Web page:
h o m e     w o r k s     e v e n t s     n e w s     c o n t a c t



Ensemble



Zorthern (2017) 11’  
For oboe/cor anglais, trumpet (Bb), horn, percussion, accordion (solo), and two violins

Written for Luke Carver Goss (accordion) and the Royal Northern Sinfonia, to be performed at the Sage Gateshead and released on NMC Recordings in January 2018, as part of Sound and Music's Next Wave 2 scheme. pre-order

Zorthern is a piece where elements of folk music and classical music are placed alongside one another. Though each of the four countryside musics that make up the piece are imaginary, the piece uses material from Mozart’s Clarinet Concerto, as well as the traditional English ballad Scarborough Fair. Zorthern is a made-up word, and is pronounced like ‘northern’ but with a Z.



Verlernt (2017) 12'  
For flute, clarinet (Bb), piano, violin, and cello

First performed on the 13th of September 2017 by Michael Alampi (flute), James Gilbert (clarinet), Thomas Ang (piano), Andrew Xu (violin), and Sarah Gait (cello), at the Royal Academy of Music, London. Selected for the Hebrides Ensemble’s 2017 composition seminar, where it was workshopped by the ensemble, conducted by Will Conway.

Verlernt consists of tributes to three composers. The first, Dmitri Smirnov, was my teacher between 2014 and 2015. The second movement is a tribute to Anton Webern, and the third is to Philip Herschkowitz, student of Webern and teacher to Smirnov. The pieces use musical cryptograms on each of their names as material.






In Feyre Foreste (2016) 7'
For sopranino recorder (solo), two alto recorders (both doubling soprano recorders), and two tenor recorders (both also doubling soprano recorders)

First performed on the 24th of January 2017 by Tabea Debus (solo), Olwen Foulkes, Kristina Greally, Oscar Gormley, and Katherine Jones at the Royal Academy of Music, London. Winner at the 2017 British Composer Awards in the Small Chamber category.

The title of In Feyre Foreste is taken from the first line of the 15th century ballad “Robin Hode and the Munke” (Robin Hood and the Monk):

In somer, when the shawes be sheyne,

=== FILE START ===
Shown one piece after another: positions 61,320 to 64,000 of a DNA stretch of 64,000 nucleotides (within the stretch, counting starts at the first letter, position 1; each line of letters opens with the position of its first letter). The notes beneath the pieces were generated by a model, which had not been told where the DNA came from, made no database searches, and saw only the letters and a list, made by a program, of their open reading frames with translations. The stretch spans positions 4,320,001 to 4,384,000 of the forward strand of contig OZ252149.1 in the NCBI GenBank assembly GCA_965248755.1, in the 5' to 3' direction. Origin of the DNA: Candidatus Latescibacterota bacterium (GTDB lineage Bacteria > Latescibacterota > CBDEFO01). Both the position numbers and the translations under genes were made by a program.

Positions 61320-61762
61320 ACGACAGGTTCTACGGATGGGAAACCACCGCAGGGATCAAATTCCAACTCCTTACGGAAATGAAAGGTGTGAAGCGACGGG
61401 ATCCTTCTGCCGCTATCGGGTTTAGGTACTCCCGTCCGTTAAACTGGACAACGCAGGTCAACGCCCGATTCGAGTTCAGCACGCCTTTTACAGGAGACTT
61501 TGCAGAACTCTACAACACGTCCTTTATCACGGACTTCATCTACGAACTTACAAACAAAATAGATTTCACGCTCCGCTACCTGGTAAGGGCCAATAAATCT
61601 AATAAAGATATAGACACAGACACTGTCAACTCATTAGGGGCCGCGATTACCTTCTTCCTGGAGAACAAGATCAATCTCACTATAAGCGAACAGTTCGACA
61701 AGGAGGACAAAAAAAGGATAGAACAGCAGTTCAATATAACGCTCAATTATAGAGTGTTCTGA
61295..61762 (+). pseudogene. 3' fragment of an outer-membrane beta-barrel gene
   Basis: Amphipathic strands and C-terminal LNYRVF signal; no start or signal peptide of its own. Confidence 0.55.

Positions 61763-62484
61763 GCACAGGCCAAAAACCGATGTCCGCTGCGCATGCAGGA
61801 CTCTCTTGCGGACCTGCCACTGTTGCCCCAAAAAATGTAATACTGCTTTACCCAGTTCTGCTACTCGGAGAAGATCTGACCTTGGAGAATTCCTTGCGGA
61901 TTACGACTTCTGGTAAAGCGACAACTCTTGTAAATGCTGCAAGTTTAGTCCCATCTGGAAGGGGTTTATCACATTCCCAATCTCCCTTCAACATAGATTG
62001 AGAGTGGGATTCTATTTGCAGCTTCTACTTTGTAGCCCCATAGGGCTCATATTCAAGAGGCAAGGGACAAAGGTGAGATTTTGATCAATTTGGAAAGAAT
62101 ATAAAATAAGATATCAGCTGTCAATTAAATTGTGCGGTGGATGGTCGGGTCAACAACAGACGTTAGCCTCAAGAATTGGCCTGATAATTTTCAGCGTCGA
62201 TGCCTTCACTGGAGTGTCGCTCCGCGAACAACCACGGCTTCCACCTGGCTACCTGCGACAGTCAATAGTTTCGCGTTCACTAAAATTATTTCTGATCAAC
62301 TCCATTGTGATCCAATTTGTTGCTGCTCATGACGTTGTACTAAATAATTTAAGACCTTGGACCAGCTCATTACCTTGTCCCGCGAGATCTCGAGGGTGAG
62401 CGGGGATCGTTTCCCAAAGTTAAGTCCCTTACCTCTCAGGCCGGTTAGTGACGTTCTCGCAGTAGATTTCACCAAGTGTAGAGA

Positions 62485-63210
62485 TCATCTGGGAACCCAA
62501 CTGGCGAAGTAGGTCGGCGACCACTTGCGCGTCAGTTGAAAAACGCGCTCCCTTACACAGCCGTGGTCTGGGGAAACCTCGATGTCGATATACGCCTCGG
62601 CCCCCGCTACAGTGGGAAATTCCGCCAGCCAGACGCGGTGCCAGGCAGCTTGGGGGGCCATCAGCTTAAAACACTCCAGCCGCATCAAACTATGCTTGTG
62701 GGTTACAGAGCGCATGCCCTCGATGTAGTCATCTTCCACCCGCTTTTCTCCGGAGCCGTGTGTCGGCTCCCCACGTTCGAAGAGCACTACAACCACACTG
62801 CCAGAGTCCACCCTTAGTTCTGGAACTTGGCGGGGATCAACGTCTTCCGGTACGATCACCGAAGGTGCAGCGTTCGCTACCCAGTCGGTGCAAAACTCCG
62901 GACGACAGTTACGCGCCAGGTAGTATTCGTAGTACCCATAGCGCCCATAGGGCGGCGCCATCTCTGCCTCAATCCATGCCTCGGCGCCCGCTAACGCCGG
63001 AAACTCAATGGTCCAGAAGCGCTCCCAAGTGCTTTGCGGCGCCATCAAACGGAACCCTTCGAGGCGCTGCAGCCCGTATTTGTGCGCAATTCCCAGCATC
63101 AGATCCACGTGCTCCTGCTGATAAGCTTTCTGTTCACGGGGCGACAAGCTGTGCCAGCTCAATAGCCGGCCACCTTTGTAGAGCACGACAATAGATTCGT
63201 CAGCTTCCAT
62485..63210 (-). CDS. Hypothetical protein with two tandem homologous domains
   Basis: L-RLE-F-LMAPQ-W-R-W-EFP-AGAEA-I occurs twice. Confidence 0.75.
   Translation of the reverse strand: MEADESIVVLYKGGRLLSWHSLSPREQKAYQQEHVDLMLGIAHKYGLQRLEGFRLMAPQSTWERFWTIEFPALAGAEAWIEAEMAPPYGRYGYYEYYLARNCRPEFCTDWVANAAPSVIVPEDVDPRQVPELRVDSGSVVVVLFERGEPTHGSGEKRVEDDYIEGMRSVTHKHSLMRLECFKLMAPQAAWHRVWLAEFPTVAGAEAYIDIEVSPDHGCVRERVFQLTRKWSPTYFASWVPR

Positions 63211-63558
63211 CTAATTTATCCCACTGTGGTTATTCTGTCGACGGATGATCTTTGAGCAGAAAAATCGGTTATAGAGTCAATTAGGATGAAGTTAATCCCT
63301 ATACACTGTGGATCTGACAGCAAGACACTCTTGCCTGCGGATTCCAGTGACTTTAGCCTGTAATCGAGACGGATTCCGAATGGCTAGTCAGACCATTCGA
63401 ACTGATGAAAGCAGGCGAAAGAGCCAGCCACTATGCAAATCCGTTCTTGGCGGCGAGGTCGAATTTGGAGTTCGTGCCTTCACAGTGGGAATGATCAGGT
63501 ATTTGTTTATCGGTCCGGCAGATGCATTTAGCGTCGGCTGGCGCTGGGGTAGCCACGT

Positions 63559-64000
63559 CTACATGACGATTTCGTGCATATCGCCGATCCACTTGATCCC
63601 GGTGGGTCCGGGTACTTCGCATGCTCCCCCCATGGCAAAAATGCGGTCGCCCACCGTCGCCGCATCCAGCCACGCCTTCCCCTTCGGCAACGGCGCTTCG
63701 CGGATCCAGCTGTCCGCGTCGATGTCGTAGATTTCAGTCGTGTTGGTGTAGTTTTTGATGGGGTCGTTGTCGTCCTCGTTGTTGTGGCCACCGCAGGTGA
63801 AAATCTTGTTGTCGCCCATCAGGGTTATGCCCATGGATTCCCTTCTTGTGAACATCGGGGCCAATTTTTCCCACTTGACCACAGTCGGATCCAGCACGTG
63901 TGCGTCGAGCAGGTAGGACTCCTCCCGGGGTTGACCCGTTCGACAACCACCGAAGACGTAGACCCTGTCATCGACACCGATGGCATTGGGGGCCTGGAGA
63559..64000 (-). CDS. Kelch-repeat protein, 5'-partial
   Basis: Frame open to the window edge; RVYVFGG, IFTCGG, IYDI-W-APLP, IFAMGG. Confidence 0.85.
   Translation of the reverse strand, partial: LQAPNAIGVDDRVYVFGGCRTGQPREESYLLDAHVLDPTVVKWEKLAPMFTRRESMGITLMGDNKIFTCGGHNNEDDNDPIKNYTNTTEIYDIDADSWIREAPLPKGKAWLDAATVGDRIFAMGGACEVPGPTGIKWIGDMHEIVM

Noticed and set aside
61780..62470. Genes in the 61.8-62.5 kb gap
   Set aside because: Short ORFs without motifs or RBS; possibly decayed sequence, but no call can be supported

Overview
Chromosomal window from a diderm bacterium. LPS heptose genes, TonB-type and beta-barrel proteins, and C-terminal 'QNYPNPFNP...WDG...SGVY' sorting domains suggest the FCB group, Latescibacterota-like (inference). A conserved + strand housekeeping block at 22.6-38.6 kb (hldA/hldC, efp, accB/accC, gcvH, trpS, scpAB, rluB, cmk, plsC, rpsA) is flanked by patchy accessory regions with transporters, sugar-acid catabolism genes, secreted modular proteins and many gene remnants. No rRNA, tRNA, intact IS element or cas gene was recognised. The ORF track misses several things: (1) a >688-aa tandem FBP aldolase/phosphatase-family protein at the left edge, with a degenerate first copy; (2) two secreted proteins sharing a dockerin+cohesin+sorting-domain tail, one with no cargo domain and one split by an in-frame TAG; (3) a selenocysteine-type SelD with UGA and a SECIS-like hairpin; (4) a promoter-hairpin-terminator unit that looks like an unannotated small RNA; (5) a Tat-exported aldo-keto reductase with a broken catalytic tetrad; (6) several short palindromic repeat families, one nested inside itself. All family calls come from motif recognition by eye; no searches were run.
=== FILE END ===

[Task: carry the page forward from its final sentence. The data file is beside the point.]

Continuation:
And leves be large and long,
Hit is full mery in feyre foreste
To here the foulys song

The piece takes inspiration from this text, as well as from the aria “Hush, ye pretty warbling quire” from Handel’s “Acis and Galatea”, and from an extremely out of tune calliope that I heard being played from atop America’s oldest operating steamboat, the “Belle of Louisville”.





Large ensemble/orchestra




Lago (2017) 6’
For solo clarinet (Bb), harp, and strings (orchestra or quintet)

Commissioned by East London Symphony Orchestra.

Lago is a companion piece to Movado, a work for large orchestra that was written in 2016. Both pieces originated from a visual stimulus; in the case of Movado, this was the view from the window of a train from York to London. Lago was inspired by a still body of water, viewed for a long time. Lago is the Italian, Portuguese, Spanish, Galician, and Esperanto word for Lake.



1936: An East London Uprising (2016) 20'
For two narrators and large ensemble (1.1.2.2 - 1.1.1.0 - perc.pno - 1.0.1.1.1)

Commissioned by East London Music Group.
The text was compiled by Joseph Hardy.

1936 tells the story of “The Battle of Cable Street”, a particularly turbulent episode in the history of East London. On October 4th of the titular year, a uniformed march through the East End was planned by Oswald Mosely, leader of the British Union of Fascists. In opposition were thousands of anti-fascists, who took to the streets to prevent the march from taking place. There was, however, never any real confrontation between the fascists and their opponents; an army of police prevented the two groups from ever clashing. However, those opposing Mosely ultimately prevented him from completing his march, in what is generally regarded as a historic victory against fascism. This piece of music was written for the occasion of the battle’s eightieth anniversary, but should not be seen as an attempt to cement the event into the distant past; the issues and tensions involved are just as pressing today as they were then.


Movado (2016) 7' 
For large orchestra (3.3.3.3 - 4.3.3.1 - 2perc.harp - strings)

Awarded the Royal Academy of Music's 2017 Eric Coates Prize.

Anyone who has ever taken a long train journey through the countryside may have observed the way different layers of the landscape move at different speeds. The bushes and shrubs closest to the us become a featureless blur, while hills and pylons in the distance move at a glacial pace. The trees, fields, houses, and all other things that pass us at a moderate pace, hold our attention the most. Unlike the blur of greenery, we are able to see them long enough to take them in, but unlike the more far off curiosities, they are moving quickly enough that we are in danger of missing an interesting sight if we do not devote some attention to them before they shift out of view. Movado is the Esperanto word for movement.





Solo




Five Inventions on 1936: An East London Uprising (2016) 9'
For solo piano